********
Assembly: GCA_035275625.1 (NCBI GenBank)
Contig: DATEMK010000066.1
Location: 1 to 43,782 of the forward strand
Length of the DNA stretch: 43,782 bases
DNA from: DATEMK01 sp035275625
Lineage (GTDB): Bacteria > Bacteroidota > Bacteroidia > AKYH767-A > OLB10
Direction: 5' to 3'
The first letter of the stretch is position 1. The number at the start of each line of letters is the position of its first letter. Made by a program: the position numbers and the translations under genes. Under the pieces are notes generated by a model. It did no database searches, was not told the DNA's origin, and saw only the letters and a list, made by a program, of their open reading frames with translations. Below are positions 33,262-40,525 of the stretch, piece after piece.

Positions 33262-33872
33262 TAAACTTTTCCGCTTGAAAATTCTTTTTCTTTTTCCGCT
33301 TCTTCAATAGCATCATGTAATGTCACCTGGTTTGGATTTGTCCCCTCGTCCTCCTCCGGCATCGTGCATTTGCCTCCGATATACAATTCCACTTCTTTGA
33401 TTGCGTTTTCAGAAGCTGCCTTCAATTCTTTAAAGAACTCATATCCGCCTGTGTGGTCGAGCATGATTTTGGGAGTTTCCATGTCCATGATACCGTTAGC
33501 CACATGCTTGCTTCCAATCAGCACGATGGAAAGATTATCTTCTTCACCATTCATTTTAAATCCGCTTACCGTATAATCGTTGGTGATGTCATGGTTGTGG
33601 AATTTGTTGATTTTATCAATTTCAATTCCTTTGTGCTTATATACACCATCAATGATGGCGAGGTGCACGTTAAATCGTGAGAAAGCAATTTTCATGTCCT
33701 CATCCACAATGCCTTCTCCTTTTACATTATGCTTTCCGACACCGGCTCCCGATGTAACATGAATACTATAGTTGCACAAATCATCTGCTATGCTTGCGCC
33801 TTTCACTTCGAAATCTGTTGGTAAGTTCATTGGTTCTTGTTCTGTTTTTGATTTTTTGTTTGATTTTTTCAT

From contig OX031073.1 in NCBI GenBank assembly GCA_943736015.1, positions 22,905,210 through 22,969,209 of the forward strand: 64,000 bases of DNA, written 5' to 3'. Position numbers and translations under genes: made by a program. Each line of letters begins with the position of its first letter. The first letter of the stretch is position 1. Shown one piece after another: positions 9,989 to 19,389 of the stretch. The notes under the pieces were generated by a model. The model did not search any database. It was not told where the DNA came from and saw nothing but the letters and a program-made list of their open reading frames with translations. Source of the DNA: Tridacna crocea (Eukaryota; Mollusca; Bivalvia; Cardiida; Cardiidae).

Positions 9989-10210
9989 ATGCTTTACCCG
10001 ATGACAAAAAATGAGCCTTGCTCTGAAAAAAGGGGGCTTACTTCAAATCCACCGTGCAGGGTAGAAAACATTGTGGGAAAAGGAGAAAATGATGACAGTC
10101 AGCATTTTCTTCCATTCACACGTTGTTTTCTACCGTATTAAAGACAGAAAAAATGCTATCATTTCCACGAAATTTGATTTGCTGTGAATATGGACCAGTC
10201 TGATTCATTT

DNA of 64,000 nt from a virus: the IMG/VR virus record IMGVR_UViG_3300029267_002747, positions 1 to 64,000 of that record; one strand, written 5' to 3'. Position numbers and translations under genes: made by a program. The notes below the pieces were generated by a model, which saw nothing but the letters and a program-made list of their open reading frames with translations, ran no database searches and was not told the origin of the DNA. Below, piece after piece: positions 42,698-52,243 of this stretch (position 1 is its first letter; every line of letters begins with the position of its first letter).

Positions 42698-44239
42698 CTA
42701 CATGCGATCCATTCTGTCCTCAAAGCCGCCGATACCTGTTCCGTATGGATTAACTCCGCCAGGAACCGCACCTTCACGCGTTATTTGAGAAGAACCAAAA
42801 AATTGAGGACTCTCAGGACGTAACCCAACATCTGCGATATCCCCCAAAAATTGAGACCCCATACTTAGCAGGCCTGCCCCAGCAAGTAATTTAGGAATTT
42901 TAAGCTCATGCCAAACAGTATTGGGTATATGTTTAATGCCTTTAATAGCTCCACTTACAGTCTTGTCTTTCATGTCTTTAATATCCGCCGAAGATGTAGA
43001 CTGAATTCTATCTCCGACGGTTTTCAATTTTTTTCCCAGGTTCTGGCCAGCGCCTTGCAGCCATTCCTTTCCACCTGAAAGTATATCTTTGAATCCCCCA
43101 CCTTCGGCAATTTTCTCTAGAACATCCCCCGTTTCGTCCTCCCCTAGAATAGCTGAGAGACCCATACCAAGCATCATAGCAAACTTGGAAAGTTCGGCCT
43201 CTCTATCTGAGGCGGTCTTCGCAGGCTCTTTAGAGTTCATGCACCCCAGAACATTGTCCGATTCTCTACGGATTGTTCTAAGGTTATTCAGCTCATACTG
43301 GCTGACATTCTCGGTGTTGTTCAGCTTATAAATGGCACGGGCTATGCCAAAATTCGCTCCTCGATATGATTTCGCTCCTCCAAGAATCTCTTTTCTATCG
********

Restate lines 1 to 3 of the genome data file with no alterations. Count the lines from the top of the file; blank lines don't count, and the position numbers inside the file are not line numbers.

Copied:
Assembly: GCA_035275625.1 (NCBI GenBank)
Contig: DATEMK010000066.1
Location: 1 to 43,782 of the forward strand